However, Moscow seems to be not so much interested in recognizing and legitimizing such self-ascribed roles. Moscow, undoubtedly, represents one of the two centers of strength in terms of each of the border discourses under consideration, but the reactions to Moscow’s preponderance are distinctively different. The discourse of provinciality (roughly associated with Pskov) highlights political loyalty but cultural difference, marginality (Kaliningrad) is aimed at gradually influencing Moscow policy making machinery, while alternative centrality (St.Petersburg) is keen to play the game of cultural and sometimes political rivalry with the Russian official capital. These discourses are premised upon certain forms of distancing from Moscow which sometimes may be perceived as an equivalent of “Eastern Brussels”. Many of local discourse-makers frequently accuse the federal center in neglecting the border regions’ interests, encroaching on their competence, pumping out the local money, and representing a source of troubles and injustices.
The European environment may be even less friendly and accommodating. First of all, the dominant European attitudes as to a whole set of Russia’s trans-border communications have to be viewed through a wider geo-cultural perspective. Against this background, the border regions of Russia are certainly located on the other side of what could be symbolically called “Europe Proper”. Russian localities would in such a context be described as “forgotten outskirts” of an “improperly looking and chaotic” Russian space.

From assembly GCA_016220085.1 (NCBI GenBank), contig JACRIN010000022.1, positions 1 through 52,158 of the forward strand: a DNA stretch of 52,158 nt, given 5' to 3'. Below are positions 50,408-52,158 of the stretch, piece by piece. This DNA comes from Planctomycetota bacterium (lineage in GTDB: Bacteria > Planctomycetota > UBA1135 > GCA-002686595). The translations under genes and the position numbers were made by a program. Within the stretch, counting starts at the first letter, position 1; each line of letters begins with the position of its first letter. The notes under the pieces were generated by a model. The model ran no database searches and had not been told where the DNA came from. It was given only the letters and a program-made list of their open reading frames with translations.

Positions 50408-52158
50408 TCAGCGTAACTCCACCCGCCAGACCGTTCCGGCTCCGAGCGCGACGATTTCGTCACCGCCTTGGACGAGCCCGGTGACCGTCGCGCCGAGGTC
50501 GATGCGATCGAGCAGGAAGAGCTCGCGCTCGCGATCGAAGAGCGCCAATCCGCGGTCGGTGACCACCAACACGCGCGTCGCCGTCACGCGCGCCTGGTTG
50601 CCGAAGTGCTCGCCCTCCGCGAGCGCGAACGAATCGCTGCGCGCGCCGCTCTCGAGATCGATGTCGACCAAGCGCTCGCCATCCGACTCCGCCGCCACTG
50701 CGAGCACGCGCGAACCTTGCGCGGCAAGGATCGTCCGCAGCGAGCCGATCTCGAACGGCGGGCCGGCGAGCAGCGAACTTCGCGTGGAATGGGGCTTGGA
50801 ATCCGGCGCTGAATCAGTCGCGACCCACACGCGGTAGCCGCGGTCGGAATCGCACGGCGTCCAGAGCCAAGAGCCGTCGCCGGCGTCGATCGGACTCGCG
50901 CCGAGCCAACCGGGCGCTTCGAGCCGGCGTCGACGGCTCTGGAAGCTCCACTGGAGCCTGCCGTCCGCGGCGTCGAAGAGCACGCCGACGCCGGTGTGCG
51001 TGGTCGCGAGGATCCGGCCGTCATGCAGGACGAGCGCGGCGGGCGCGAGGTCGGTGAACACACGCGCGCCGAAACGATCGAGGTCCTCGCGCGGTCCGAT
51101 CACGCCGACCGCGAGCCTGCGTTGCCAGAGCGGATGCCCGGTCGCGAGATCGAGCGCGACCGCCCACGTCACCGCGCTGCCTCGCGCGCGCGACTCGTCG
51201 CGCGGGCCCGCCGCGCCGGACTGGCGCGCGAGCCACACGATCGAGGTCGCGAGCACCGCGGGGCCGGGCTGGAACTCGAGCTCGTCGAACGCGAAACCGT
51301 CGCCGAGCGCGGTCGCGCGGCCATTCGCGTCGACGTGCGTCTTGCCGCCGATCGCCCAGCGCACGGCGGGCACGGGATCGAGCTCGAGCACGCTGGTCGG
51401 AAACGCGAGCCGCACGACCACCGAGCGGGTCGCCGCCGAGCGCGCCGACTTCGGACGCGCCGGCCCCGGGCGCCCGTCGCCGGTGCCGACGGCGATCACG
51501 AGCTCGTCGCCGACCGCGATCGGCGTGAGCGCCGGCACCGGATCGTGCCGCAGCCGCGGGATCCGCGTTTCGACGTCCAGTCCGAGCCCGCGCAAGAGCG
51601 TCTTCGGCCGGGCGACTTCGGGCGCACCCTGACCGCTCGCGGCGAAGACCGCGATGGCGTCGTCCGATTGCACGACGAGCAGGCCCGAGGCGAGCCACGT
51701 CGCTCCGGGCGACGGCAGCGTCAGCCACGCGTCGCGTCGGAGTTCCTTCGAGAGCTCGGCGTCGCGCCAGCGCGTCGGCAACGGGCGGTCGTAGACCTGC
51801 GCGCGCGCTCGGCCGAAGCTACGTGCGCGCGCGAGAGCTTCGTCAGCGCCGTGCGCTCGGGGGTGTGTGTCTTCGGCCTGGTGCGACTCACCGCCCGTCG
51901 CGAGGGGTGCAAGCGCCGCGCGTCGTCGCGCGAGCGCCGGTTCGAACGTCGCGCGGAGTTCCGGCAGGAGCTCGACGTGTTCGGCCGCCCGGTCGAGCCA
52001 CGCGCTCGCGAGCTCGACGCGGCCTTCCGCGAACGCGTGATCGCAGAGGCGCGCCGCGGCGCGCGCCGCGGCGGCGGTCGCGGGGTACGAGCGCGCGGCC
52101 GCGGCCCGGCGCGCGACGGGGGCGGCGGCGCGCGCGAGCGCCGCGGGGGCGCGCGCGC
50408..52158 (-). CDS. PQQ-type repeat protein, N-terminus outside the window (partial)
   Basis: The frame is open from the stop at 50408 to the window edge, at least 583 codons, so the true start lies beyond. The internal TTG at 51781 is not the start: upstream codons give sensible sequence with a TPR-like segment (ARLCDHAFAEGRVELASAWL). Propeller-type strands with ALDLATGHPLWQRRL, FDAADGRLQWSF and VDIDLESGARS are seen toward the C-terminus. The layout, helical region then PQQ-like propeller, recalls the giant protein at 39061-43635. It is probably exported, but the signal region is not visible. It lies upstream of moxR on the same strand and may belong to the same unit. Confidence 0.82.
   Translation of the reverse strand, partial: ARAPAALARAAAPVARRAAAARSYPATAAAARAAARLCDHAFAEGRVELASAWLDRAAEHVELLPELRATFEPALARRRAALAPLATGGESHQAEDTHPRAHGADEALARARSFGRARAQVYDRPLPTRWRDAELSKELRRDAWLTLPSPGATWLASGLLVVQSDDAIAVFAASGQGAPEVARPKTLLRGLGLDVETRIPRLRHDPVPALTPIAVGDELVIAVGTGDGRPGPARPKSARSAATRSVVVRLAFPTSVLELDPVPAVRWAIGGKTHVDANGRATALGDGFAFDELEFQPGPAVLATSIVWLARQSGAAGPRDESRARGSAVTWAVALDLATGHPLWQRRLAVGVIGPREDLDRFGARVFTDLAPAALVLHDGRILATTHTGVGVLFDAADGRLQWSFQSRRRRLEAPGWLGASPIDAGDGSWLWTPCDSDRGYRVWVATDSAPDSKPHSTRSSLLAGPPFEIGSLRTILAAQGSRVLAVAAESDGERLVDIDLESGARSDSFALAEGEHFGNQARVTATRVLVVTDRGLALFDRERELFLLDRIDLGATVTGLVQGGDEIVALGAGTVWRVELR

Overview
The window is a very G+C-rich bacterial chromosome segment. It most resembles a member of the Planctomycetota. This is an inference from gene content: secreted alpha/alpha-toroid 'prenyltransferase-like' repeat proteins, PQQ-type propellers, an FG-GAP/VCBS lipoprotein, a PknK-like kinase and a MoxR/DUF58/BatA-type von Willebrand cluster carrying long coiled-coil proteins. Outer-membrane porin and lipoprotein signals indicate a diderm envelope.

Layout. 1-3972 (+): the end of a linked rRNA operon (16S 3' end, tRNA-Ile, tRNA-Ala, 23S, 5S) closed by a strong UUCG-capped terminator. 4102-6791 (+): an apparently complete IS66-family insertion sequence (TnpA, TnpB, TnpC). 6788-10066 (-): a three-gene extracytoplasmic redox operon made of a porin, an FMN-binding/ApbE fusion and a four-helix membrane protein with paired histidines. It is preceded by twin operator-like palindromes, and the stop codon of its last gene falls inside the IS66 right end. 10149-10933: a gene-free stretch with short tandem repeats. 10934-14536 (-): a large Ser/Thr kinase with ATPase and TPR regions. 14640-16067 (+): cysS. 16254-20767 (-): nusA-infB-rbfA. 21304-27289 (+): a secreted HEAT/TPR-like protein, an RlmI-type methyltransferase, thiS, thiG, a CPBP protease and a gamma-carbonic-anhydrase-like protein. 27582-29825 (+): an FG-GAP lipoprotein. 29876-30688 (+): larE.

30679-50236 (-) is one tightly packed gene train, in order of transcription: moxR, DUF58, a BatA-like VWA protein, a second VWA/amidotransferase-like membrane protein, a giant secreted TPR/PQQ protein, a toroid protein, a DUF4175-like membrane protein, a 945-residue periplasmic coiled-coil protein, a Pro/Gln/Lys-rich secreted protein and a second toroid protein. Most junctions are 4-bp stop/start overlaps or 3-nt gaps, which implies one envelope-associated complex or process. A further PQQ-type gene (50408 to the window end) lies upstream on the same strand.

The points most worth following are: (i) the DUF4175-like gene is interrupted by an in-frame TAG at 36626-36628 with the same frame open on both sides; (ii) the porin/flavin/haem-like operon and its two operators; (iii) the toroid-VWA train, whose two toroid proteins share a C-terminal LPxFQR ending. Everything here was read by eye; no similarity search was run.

Exclusion as a form of shaping identity implies different patters of distancing and border-strengthening, from temporal (Russia is perceived in the Baltic Sea region as a country unable to get rid of its malign past, still struggling with the historical “demons” that the Balts have themselves successfully defeated and left behind) to geo-cultural moves (the cultural gaps between Protestant Estonia and Latvia, on the one hand, and Catholic Lithuania, on the other, fade in comparison to the cleavages between all three Baltic countries and mainly Orthodox Russia). The implementation of a “policy of exclusion” may take different forms. It appears that the elites of the Baltic states are committed to rather stringent ways of excluding Russia from their “circle of trust” not only culturally but also in an administrative sense, while Russia recourses to somewhat softer forms of exclusion that are basically intellectually and/or mentally rooted.